Meet MCHT’s Public Policy Manager

Maine Coast Heritage Trust formed in 1970 as one of Maine’s first land trusts. Collaborative from the start, MCHT made it part of its mission to support the formation and sustainability of other Maine land trusts. 

MCHT now runs the Maine Land Trust Program, which is dedicated to strengthening other Maine land trusts and supporting land conservation across the state. Jeff Romano, MCHT’s Public Policy Manager, is key to this effort, along with his colleagues Warren Whitney, Maine Land Trust Program Director, and Donna Bissett, the program’s Coordinator. 

Jeff Romano.

Jeff grew up in New Hampshire, where political talk and the great outdoors are pervasive—basically the ideal breeding ground for a future land conservation public policy advocate. 

He studied Politics at Saint Anselm College and received his law degree from Vermont Law School, while climbing the White and Green Mountains and traversing the country in search of outdoor adventure whenever possible.

He still hikes, often with his son Anthony (he’s even authored several hiking guides to New England!) but most days of the work week you’ll find him scaling the steps at the State House in Augusta working on behalf of land conservation and Maine’s land trust community.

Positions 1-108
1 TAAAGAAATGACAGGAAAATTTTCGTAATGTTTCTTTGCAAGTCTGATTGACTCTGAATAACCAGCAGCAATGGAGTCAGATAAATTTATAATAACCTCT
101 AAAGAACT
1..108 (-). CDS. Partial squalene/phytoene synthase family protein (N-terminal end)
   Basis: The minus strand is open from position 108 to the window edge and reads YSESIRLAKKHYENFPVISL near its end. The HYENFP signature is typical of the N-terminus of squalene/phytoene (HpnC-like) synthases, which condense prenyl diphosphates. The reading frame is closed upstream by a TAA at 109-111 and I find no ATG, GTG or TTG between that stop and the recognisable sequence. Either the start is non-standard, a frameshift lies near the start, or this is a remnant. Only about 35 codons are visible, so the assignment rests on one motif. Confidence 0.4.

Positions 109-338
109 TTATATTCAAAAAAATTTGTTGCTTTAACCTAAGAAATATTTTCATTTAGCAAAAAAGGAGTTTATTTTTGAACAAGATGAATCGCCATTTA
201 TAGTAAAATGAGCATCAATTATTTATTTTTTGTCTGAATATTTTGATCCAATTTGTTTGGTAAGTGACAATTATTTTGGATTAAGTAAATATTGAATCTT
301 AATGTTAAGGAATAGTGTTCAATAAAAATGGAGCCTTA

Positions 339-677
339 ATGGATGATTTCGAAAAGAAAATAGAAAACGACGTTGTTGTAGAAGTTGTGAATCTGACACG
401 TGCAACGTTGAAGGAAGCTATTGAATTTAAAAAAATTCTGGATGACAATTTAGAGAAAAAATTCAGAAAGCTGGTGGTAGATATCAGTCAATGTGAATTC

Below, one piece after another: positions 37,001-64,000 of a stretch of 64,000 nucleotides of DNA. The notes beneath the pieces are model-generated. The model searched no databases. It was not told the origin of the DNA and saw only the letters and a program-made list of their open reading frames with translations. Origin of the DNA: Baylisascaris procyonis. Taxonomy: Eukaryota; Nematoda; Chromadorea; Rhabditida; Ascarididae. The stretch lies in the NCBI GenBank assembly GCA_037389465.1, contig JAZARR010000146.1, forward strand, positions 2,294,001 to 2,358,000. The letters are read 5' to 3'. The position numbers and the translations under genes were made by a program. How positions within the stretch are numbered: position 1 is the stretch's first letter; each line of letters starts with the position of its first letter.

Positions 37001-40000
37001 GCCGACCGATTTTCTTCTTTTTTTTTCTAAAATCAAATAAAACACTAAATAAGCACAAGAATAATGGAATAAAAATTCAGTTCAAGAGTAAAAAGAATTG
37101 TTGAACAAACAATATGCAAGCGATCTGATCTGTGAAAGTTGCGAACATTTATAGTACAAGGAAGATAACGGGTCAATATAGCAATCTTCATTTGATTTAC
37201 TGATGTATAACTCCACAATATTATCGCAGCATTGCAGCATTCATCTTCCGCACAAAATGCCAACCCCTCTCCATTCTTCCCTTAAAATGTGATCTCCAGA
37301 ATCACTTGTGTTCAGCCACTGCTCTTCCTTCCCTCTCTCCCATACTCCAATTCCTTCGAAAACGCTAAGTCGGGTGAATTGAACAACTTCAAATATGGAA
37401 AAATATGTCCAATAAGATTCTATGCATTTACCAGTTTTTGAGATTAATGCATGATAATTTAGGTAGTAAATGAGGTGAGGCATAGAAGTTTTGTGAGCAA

This is a guy who, admittedly, likes “how the sausage is made”—that is, he likes the messy work of lawmaking (he’s also obsessed with all things Italian, including actual sausage). And in recent years, he’s been busy. 

Below he answers some questions about his work for MCHT.

Why does MCHT have a Public Policy Manager?

Decisions made in Augusta and Washington DC can have a significant impact on MCHT’s work, and the work of land trusts throughout Maine. While conservation organizations run mostly on individual donors and local community support, we must also maintain partnerships with state and federal agencies, support government grant programs, and defend sound tax policies, among other things.  

Land conservation is key to the health of Maine’s communities—whether you’re talking about preserving Maine’s outdoor heritage and natural resource economy or Maine’s native plants and animals. It’s all connected. My job is to make that case to legislators, and make sure they’re supporting legislation that benefits this work and opposing bills that would be harmful.

What does a typical day at work look like for MCHT’s Public Policy Manager?